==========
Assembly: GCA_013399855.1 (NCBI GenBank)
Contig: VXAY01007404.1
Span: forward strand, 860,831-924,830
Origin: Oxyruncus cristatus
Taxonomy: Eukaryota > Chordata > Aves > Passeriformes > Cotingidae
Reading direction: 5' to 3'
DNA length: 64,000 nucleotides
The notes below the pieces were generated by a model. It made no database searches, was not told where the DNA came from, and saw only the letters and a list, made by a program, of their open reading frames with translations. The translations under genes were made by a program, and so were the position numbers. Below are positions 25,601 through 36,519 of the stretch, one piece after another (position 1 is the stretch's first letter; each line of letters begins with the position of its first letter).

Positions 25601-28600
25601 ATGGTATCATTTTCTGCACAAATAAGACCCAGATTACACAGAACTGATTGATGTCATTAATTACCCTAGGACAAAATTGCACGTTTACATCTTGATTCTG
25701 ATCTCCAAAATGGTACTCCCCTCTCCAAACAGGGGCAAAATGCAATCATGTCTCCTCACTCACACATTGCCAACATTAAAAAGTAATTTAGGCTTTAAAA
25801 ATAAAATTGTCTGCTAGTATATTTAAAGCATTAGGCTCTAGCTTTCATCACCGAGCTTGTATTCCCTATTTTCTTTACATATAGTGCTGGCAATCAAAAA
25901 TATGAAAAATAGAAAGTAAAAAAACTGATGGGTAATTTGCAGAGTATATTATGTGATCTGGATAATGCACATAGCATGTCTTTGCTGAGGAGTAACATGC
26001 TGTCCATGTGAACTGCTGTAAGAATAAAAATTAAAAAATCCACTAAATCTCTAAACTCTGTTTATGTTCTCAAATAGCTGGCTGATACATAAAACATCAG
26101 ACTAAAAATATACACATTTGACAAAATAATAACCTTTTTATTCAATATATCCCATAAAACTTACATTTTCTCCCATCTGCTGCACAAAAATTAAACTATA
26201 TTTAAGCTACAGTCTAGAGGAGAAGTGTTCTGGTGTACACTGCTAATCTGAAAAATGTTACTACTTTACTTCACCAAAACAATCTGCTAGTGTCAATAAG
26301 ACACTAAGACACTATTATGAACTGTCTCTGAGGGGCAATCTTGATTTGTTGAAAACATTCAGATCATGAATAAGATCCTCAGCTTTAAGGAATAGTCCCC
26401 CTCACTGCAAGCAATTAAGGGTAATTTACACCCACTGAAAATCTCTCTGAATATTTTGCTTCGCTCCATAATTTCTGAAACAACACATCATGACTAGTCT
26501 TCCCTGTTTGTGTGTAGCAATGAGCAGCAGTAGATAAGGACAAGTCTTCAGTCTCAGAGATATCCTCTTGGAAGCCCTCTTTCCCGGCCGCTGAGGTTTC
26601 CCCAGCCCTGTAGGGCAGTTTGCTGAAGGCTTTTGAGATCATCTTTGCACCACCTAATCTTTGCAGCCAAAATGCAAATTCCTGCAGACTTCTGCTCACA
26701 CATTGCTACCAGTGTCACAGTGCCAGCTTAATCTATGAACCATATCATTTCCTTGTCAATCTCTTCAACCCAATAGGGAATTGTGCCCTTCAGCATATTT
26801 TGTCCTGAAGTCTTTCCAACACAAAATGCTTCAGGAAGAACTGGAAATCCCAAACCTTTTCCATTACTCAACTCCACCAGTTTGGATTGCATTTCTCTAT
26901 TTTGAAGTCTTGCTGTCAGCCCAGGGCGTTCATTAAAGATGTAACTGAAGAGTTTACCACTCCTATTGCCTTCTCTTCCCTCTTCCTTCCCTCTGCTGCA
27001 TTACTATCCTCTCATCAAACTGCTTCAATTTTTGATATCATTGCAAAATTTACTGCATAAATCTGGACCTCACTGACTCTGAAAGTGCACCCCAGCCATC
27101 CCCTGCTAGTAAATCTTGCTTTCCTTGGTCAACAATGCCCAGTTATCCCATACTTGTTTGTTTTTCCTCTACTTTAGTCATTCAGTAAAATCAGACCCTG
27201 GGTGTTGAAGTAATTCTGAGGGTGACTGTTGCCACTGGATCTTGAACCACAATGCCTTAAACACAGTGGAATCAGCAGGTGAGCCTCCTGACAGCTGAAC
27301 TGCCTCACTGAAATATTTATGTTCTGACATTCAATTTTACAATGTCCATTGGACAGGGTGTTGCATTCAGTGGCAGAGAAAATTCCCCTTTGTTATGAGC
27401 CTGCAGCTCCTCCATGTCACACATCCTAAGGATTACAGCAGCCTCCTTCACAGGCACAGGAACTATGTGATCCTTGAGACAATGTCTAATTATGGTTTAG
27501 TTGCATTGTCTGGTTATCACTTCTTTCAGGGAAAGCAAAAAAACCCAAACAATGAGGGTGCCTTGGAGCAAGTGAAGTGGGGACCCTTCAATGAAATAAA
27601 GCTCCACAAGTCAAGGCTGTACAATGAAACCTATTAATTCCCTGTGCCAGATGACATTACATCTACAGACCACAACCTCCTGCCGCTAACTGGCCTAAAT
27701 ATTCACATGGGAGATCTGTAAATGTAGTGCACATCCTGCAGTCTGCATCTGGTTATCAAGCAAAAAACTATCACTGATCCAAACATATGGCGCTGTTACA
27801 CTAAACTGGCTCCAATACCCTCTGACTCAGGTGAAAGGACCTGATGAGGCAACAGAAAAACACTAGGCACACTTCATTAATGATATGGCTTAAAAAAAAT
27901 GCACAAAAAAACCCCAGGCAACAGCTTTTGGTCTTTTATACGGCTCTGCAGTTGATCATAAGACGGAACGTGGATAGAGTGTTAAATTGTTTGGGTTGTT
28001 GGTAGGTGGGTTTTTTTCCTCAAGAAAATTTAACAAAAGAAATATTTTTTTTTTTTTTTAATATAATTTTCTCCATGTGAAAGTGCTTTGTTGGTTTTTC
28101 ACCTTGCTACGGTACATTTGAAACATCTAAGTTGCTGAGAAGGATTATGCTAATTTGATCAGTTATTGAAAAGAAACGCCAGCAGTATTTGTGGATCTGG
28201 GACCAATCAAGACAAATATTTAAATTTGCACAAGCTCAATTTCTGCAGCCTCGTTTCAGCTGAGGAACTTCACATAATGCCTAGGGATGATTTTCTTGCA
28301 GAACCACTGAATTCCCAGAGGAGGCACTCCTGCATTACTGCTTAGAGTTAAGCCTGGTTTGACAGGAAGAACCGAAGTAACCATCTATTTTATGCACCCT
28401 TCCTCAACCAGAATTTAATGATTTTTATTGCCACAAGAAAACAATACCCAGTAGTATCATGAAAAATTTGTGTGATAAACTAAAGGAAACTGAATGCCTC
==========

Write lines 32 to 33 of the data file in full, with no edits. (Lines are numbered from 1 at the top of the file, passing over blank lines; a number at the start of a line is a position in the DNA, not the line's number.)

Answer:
27801 CTAAACTGGCTCCAATACCCTCTGACTCAGGTGAAAGGACCTGATGAGGCAACAGAAAAACACTAGGCACACTTCATTAATGATATGGCTTAAAAAAAAT
27901 GCACAAAAAAACCCCAGGCAACAGCTTTTGGTCTTTTATACGGCTCTGCAGTTGATCATAAGACGGAACGTGGATAGAGTGTTAAATTGTTTGGGTTGTT